When we talk about language, we refer to the ability to understand others’ words as well as the ability to use words oneself.
Language usually develops in a fairly consistent sequence as a child grows and develops.
Speech pathologists are trained to assess and develop a child’s language across a number of areas, including:
- following instructions
- concept knowledge
- using words (vocabulary)
- forming sentences, and
- using correct grammar
Specific assessments are also used to evaluate a child’s ability to tell stories, respond to questions and problem solve.
When difficulties are identified, therapy can be provided in any of these specific areas and more.
When to seek help
Warning signs of potential language difficulties will vary significantly depending on your child’s age and stage. However, the following are some general warning signs that may warrant seeking help from a speech pathologist. For example, your child may:
- have difficulty following instructions (e.g. follows the instruction incorrectly/misses information, forgets what was said, frequently asks for repetitions or says ‘what?/pardon?’)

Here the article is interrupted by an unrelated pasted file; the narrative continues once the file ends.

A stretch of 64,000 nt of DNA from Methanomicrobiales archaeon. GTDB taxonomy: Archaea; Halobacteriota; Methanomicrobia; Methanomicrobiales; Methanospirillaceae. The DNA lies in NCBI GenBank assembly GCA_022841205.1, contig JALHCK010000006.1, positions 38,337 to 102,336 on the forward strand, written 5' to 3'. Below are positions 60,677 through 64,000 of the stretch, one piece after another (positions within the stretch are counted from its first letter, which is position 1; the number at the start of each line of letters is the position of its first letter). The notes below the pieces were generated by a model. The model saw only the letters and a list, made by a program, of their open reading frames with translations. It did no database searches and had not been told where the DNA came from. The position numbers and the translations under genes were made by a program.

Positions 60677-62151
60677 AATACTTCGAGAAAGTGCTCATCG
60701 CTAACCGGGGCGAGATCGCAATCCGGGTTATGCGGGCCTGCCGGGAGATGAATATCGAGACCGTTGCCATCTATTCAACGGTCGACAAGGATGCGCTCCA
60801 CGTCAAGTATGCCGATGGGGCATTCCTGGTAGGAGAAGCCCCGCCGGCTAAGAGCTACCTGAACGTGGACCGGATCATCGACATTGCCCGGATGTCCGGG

- confuse concepts (e.g. gets a big item not a small one)
- have trouble listening and remembering
- say a lot less than same-aged peers
- sound ‘young’ compared to peers due to grammar errors
- answer questions incorrectly (e.g. ‘where’ for ‘when’)
- struggle to start and maintain a conversation with peers
- find it hard to use imagination / engage in pretend play
Get in touch
Phone (03) 9217 6423
Fax (03) 9217 6444
Waters Edge Business Centre
Level 1, 2-8 Lake Street
Victoria, Australia 3023
Monday to Friday
9:00am to 5:30pm